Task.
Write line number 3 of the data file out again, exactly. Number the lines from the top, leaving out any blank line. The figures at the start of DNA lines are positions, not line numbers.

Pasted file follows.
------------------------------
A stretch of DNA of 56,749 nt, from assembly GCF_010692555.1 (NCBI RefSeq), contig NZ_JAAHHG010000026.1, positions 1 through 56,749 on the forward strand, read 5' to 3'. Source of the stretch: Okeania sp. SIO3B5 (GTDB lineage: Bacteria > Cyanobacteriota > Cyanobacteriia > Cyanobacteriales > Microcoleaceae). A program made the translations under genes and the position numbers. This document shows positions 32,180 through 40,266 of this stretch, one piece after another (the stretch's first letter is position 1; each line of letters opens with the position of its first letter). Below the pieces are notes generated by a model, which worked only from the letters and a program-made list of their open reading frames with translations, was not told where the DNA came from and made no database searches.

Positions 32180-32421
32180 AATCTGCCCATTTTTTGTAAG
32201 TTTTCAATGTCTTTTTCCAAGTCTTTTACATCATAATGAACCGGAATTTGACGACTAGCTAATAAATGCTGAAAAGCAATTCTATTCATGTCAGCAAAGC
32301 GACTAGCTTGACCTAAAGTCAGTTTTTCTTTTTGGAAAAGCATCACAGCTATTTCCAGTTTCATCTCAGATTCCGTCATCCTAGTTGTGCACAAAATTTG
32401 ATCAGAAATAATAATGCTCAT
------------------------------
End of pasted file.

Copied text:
32180 AATCTGCCCATTTTTTGTAAG